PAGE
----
The statistics out there can be overwhelming.
There are big numbers when it comes to the statistics that surround mental health and substance abuse that goes untreated for veterans. From the number of veterans dealing with these issues to the numbers that stand for those veterans who are dealing with issues that go untreated every day.
First, we thought it would be interesting to share the numbers that relate to the amount of veterans that either don't know how to apply for the benefits that are rightly theirs or are unaware of the services available to them. The Department of Veteran Affairs released the National Survey of Veterans in 2011, and these numbers represent the main reason veterans are not applying for VA benefits or services:
- 66.2 percent of veterans don’t have a service-connected disability.
- 32.3 percent simply don’t know how to apply.
- 42.3 percent are unaware of the benefits.
- 36.6 percent don’t know about programs related to the issues they are facing.
According to WhiteHouse.gov, veterans are facing serious issues:
- One in eight active duty military personnel are current users of illicit drugs.
- 60 percent of the 140,000 veterans in Federal and state prisons struggle with substance abuse, with 25 percent reported being under the influence at the time of their offense.
- $541.7 million dollars in Federal funding was requested for veterans’ treatment programs in the 2012 fiscal year.
And The National Council for Behavioral Health reports:
- Less than 50 percent of returning veterans in need receive any mental health treatment.
- Of those receiving care, only 30 percent get Evidence-Based care.
But the statistics don't stop there. The numbers that might surprise you most are from the American Psychological Association and really tell the story of struggling veterans and their families today:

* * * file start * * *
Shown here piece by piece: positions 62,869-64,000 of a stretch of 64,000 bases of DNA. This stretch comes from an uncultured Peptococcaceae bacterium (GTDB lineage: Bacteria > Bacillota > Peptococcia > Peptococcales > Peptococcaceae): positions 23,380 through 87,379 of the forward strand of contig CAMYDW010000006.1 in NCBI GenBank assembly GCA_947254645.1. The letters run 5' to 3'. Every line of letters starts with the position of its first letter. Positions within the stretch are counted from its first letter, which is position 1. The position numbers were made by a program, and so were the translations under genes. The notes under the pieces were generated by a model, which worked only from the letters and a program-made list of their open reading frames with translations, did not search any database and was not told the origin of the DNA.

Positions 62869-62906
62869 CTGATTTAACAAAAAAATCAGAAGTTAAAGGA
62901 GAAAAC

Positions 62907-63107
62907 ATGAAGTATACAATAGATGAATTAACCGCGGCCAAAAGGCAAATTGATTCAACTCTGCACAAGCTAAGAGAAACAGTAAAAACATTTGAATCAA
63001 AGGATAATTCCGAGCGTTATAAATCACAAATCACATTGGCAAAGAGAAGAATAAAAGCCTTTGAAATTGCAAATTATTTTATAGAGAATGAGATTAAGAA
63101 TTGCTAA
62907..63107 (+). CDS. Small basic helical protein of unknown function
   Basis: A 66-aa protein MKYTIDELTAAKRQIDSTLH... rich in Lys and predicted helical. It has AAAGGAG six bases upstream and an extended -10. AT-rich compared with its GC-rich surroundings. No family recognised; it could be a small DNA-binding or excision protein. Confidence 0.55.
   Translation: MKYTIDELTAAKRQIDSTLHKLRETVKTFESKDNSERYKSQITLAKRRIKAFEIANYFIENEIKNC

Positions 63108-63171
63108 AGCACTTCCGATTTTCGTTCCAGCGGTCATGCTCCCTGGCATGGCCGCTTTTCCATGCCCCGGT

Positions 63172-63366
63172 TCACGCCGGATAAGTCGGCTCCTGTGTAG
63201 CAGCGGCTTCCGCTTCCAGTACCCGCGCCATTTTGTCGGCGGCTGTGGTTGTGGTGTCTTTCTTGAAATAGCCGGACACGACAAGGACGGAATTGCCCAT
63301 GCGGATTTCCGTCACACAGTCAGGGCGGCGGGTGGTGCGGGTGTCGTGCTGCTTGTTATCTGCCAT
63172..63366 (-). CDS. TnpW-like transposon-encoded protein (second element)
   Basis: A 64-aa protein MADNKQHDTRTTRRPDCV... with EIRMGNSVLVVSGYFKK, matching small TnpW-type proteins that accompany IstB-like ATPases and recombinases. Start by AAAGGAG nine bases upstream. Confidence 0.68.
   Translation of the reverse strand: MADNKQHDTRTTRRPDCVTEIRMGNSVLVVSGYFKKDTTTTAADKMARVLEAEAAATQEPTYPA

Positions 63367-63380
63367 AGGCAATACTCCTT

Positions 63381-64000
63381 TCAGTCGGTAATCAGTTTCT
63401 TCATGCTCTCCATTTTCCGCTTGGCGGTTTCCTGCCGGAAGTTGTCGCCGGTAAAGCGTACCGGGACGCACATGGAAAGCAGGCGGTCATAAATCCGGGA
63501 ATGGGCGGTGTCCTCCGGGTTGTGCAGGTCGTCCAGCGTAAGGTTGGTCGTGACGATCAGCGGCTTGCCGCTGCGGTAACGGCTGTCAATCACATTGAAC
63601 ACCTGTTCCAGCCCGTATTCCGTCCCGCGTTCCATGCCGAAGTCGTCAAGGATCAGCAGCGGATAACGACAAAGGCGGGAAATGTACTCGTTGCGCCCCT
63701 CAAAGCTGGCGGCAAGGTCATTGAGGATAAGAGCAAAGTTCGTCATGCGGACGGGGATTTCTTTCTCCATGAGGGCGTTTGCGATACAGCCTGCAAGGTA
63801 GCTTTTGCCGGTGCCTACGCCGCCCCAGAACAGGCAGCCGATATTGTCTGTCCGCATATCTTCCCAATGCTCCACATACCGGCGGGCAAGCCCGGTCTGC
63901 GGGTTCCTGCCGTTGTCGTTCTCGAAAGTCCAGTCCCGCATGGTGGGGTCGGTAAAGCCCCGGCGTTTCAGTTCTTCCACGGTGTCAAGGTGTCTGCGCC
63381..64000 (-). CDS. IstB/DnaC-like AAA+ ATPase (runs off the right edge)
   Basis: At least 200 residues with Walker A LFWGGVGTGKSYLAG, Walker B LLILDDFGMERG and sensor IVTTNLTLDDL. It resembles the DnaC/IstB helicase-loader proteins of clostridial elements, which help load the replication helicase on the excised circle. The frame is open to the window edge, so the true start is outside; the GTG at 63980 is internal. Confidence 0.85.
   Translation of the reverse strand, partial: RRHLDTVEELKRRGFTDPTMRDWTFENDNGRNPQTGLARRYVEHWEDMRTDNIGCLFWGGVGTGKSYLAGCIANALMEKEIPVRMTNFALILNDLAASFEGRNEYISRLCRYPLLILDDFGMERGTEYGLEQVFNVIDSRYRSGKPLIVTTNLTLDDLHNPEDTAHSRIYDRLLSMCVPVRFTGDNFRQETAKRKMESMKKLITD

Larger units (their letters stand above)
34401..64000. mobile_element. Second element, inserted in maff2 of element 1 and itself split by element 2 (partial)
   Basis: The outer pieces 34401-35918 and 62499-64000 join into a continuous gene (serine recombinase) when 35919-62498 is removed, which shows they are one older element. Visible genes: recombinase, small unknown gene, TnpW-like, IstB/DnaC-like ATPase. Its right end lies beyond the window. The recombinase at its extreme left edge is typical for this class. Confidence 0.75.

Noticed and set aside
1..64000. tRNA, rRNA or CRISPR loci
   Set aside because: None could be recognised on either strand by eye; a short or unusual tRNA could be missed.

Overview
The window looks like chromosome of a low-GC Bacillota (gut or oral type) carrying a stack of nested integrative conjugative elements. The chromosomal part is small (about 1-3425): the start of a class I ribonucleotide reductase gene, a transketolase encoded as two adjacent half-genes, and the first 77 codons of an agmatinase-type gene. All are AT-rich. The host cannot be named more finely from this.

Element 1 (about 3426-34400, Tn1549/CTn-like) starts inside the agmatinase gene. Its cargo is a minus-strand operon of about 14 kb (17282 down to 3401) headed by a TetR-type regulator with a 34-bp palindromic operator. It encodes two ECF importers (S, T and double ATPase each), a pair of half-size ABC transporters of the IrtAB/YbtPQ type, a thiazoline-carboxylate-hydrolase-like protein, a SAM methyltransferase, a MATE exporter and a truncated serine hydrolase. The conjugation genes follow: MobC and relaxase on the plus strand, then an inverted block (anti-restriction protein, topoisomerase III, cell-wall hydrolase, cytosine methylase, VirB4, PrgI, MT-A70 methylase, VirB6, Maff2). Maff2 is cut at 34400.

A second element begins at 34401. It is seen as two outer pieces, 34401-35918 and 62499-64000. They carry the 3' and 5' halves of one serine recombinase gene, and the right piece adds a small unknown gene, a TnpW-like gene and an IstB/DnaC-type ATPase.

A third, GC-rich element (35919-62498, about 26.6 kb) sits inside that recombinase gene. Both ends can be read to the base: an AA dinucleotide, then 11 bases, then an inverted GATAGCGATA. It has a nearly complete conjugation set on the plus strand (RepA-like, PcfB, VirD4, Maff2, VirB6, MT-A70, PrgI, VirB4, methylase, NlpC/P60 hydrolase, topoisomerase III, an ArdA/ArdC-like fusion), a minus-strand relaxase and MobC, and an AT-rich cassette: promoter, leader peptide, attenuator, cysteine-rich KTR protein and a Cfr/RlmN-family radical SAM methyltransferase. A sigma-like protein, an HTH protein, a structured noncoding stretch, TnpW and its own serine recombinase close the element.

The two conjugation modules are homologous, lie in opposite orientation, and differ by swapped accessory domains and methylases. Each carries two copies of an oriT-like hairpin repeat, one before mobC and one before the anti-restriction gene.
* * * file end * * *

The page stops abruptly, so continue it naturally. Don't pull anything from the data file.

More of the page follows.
- Recent veterans are more likely to be unemployed than their civilian counterparts. According to data released by the Bureau of Labor Statistics in October 2011, veterans who left military service in the past decade have an unemployment rate of 11.7 percent, well above the overall jobless rate of 9.1 percent
- Of the 1.7 million veterans who served in Iraq and Afghanistan, 300,000 (20 percent) suffer from post-traumatic stress disorder or major depression (RAND Center for Military Health Policy Research, Invisible Wounds of War, 2008). The Department of Veterans Affairs also estimates that nearly 13,000 of Iraq and Afghanistan veterans have alcohol dependence syndrome (2009). In a survey of all veterans, 7.1 percent (1.8 million people) meet criteria for a substance abuse disorder (Substance Abuse and Mental Health Services Administration, 2004-2006 National Survey on Drug Use and Health, 2007).
- According to the Army, only 40 percent of veterans who screen positive for serious emotional problems seek help from a mental health professional (Mental Health Advisory Team IV: Operation Iraqi Freedom, 2007). Statistics from the RAND Corporation are even worse, finding that only 30 percent of veterans with PTSD or depression seek help from the VA health system (Invisible Wounds of War, 2008).
- The Army recognizes that stigma is a major barrier for veterans in need of mental health care (Mental Health Advisory Team IV, 2007). According to SAMHSA, service members frequently cite fear of personal embarrassment, disappointing comrades, losing the opportunity for career advancement, and dishonorable discharge as motivations to hide symptoms of mental illness from family, friends and colleagues (2007).
- VA data indicates that 22 percent of veterans receive their mental health care outside the VA system. (2005) The percentage varies from state to state, with the rural states having the greatest percentage of veterans who get care outside the system (McClatchy Newspapers, Feb. 9, 2007).
- Veterans with untreated mental health problems may face severe consequences to their overall health and ability to fully reintegrate into their communities, exacerbating the potential for chronic mental health conditions. Therefore, failure to intervene early and effectively could have profound long-term costs for the health of this generation of veterans, as well as for society (Testimony by the Wounded Warrior, 2009).